Tuesday, November 21, 2006

My Time in the Wasteland

Hello Again. And sorry for the wait.

It's been over a month since I last updated my blog. Figuratively speaking, I've been spending time in the "desert" and didn't feel like keeping a record of how crummy I felt.

In chapter 4 of The Dream Giver, Wilkenson talks about the wasteland as part of any dreamer's journey.

The plan was to find a job right away--temping, office work, cleaning, whatever... Nothing. Nothing happened for almost a month. Discouraged. Money began to burn a hole my pocket.

Nobody told me it'd be hard to find a job in Melbourne[mel-bern], Australia. Or that the cost of living is as expensive or even more than in the US. Australians don't always use washer and dryer together. (Being spoiled by the lifestyle in the US, I complaint about hang-drying all my clothes.) They use three hole sockets instead of two. There are often four seasons in one day in Melbourne. "Our weather is quite fickle here," a Melbournian kindly warned a tourist. No kidding. So make sure you have an umbrella and a jacket, sandles and tennis shoes, shorts, jeans, and a scarf when you go out. "Rooting for you" isn't necessary a nice thing to say. Heaps, keen, reckon, and 'good on ya' are common everyday lingo. Gotta remember that the date comes before the month. So 11/1 is Jan 11, not Nov 1. Melbourne Cup Day is "the race that stops a nation." And get this, it's a horse race that lasts the whole 10 mins! Australians are so crazy about horse racing they make a holiday out of it. And oh, the cricket. How do I even begin to describe such sport that can take up to five full days!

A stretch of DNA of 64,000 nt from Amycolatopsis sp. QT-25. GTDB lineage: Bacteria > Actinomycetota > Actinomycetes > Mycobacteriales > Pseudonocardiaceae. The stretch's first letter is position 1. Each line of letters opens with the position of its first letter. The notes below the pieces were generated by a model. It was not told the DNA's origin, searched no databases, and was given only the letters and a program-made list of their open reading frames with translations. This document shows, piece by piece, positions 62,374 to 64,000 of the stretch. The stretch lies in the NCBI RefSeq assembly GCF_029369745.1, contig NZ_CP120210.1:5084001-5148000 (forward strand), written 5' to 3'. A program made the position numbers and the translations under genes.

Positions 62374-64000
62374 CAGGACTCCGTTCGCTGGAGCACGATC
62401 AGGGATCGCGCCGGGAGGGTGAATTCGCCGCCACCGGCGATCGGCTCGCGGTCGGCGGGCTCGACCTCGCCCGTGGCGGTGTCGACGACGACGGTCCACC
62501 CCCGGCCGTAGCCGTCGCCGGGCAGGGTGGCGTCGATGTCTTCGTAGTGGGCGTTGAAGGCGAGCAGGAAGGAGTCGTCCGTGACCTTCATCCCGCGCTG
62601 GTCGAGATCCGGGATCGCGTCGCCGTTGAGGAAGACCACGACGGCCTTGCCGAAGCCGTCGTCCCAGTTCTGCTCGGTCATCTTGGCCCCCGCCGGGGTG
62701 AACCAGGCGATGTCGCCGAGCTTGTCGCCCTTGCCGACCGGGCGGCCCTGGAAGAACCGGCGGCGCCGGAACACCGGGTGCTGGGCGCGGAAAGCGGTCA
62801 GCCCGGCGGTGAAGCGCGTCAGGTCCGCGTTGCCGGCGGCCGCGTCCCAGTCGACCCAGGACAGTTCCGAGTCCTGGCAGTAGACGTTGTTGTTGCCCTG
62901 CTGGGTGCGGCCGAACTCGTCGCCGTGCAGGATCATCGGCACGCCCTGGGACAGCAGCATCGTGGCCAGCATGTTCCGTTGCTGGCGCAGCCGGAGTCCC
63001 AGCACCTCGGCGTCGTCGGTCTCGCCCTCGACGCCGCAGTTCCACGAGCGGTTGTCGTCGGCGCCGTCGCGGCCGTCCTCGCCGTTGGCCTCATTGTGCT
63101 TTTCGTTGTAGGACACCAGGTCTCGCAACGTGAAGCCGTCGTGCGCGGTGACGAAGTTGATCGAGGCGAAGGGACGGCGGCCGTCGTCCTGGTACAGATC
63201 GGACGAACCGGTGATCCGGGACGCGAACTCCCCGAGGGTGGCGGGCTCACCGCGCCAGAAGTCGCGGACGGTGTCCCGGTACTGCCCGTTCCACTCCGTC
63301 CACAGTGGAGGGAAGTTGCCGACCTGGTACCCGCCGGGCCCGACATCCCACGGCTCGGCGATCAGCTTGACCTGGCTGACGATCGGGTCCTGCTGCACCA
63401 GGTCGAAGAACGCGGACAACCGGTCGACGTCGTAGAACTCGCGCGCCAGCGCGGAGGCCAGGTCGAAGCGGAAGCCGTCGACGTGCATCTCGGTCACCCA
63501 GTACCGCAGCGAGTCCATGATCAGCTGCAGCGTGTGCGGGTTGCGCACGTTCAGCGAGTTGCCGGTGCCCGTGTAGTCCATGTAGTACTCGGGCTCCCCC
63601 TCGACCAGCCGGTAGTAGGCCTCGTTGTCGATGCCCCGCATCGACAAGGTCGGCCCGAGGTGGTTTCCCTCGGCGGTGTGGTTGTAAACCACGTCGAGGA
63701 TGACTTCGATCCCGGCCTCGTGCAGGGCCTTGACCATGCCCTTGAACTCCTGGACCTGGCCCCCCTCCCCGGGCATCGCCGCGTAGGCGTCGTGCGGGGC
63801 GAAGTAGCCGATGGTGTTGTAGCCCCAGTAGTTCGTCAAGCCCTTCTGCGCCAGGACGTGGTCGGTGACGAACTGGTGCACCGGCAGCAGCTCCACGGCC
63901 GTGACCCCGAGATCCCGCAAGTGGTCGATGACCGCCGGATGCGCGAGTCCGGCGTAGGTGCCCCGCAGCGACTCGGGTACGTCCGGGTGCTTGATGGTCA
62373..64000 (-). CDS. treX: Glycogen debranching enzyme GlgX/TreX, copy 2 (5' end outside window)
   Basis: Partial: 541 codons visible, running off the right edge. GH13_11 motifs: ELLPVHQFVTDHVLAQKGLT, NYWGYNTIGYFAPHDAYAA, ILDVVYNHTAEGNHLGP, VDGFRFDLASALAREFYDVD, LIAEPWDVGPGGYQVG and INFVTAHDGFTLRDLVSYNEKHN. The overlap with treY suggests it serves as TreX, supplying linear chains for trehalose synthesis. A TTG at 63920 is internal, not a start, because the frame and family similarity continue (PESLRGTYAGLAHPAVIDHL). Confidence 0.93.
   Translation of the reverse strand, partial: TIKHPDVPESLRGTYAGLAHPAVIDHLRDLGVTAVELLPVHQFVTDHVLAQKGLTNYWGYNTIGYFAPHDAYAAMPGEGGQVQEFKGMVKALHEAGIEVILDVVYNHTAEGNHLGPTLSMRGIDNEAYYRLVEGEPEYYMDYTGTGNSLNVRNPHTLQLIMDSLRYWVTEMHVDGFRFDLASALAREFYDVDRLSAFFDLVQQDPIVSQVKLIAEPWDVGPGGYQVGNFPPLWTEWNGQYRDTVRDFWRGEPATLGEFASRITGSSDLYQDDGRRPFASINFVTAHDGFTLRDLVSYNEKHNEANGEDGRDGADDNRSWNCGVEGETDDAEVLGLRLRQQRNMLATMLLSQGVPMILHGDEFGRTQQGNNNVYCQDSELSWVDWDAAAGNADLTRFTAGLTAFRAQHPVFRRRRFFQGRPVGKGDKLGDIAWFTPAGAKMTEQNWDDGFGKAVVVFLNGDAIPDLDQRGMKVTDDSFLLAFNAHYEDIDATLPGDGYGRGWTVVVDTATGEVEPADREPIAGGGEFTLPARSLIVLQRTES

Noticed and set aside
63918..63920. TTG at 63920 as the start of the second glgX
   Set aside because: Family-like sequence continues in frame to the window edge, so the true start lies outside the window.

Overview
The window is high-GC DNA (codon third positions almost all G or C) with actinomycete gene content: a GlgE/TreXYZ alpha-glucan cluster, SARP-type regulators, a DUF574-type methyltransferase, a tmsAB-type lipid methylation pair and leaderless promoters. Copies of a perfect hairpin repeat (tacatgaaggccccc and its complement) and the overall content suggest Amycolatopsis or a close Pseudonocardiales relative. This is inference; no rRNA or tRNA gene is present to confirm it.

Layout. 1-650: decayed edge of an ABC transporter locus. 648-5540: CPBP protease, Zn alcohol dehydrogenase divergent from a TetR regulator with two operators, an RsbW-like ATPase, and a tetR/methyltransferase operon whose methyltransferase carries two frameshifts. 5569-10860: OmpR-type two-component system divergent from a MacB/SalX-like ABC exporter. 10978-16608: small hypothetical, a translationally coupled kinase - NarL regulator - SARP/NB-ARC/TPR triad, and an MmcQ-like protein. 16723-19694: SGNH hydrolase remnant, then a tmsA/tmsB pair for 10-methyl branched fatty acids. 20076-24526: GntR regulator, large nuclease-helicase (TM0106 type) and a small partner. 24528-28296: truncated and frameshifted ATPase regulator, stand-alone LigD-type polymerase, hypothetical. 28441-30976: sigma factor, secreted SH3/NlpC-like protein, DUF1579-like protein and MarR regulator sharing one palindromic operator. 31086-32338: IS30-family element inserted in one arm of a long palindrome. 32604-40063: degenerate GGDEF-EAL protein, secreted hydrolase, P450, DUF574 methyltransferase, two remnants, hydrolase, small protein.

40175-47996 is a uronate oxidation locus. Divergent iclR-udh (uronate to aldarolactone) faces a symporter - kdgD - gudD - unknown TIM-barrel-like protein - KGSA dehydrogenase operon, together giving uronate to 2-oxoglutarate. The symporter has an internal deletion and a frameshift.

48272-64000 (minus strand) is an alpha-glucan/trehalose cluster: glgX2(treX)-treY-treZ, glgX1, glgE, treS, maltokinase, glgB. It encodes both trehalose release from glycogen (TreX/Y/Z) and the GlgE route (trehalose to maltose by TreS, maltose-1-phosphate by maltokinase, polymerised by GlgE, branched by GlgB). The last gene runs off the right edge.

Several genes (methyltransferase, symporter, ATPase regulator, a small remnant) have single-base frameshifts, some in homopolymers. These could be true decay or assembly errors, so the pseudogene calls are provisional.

I thought it'd be cute listening to Australian accents everyday but soon realized that I don't like them much and miss being around Americans. There aren't too many Americans in Melbourne. I met one the first day and Alicia became my instant friend. Talking to her strangely makes me feel at home even though she's from Indiana.

There are, of course, heaps of good things happening to me, but all I focused on was the fact that I didn't have a job. Wouldn't it be nice to not struggle or doubt when your prayers aren't answered right away and nothing seems to be happening?

Every day I ask God, "Is this a waste?" I think about what I left behind in the US. "Is it a mistake for me to be in Australia?" I miss all my friends. I really miss you all. If you come across this entry, know this, you're on my heart, and I've been praying for you. "Should I abandon my dream and go back to the US now?"

"What are some good things that are happening to you?" asked Susan, my twin from the OC. (I consider her my sister from a different mother cos of the similarities of our backgrounds and the depth of our frienship in Christ.) Well, there are lots. Things like being with the disciples here and much more. I'll document them in the next entry.

But for now, I know that the wasteland isn't pleasant but necessary in order for God to prepare me for my Big Dream. I don't know what it is, only that I'm on the path to discover it.

The truth of the matter is I'm not really here for the sole purpose of traveling. I'm on a quest, a journey, more so a pilgrimage. I'm here to live and expereience and absorb the culture. It's a different way of seeing the world altogether, more raw and more real.


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